A common problem faced by many Utah landowners, including homeowners in residential subdivisions, is what happens when the fence line of your property doesn’t match up with the boundary line as determined by a survey of the legal description found in your deed? This question may become quite important because improvements, such as garages, etc., that may not be easily moved may have been installed some time ago (frequently by a prior owner) in a way that encroaches on the wrong side of the surveyed line.
The answer to this question, as is often the case with legal matters, is “it depends.” In this case, absent an express boundary line agreement between you and your neighbor, it depends on whether the legal doctrine of “boundary by acquiescence” applies.
The doctrine of boundary by acquiescence, which is closely related to the ancient common-law doctrine of adverse possession, was recently clarified by the Utah Supreme Court in two 2016 decisions. As clarified, establishing a boundary by acquiescence requires a claimant to show the following elements:
(1) a visible line on the ground marked by monuments, fences, buildings, or natural features;
(2) the claimant’s occupation of his or her side of the visible line, right up to the visible line, in a way that would give a reasonable adjoining landowner notice that the claimant is using the line as the boundary between their two parcels;
(3) mutual acquiescence in the line as the boundary by the adjoining landowners; and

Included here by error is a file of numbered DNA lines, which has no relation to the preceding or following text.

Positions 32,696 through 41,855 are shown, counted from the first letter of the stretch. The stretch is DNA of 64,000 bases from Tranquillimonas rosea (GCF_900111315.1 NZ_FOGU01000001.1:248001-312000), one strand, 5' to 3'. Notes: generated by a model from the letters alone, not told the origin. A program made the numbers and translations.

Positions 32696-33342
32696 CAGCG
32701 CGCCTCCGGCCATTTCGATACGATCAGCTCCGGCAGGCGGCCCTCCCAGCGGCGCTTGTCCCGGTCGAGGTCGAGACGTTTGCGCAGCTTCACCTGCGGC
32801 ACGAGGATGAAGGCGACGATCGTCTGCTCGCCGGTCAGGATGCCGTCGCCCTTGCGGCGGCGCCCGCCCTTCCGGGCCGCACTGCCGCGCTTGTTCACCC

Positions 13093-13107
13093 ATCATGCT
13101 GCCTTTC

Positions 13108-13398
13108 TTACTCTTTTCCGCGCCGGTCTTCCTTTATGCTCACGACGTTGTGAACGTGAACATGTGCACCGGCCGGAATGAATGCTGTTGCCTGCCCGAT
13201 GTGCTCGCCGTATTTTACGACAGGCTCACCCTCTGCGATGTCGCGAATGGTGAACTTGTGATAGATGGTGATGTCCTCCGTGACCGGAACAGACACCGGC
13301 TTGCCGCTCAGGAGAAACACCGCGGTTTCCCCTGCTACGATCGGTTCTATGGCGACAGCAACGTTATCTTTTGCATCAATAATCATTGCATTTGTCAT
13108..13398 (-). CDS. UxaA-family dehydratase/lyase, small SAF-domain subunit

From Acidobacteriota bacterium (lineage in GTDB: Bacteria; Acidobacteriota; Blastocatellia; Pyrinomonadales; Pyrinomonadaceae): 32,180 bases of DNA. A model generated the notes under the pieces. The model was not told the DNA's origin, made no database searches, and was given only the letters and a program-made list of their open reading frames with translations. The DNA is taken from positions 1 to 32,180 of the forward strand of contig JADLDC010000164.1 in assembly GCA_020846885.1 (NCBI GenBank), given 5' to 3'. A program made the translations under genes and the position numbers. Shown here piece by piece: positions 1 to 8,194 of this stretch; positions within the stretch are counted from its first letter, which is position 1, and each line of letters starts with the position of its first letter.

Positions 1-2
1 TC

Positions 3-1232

(4) for an uninterrupted period of at least 20 years.
See Anderson v. Fautin, 2016 UT 22 at ¶ 31 and generally (expressly overruling any prior inconsistent Utah case law).
Moreover, once all of the elements of boundary by acquiescence have been met, ownership of the strip of land that is outside the claimant’s deed automatically vests in the claimant. See, e.g., Q-2 LLC v. Hughes, 2016 UT 8, generally and at ¶¶ 1, 8 (“[A] party obtains title under the doctrine of boundary by acquiescence by operation of law at the time the elements of the doctrine are satisfied.”).
The purpose for the doctrine of boundary by acquiescence is to avoid unnecessary, and very often unforeseen, disruptions to the use of real property. Most real estate transactions, such as the typical purchase and sale of a single family home, are done without a survey. In addition, sometimes modern surveys in Utah don’t match up with older surveys that were done using less sophisticated equipment, etc. Boundary by acquiescence helps to ensure that a buyer will receive what s/he sees and reasonably perceives to be the real property involved in the transaction as a result of a visual inspection of the property. In that way, it acts as a “doctrine of repose,” very much like a statute of limitations, of which boundary by acquiescence and adverse possession are two important examples.
The lesson? Good fences really should make good neighbors. Just make sure that your neighbor doesn’t build his fence on your side of the line; and certainly don’t let it stay there for 20 years! J.D. Milliner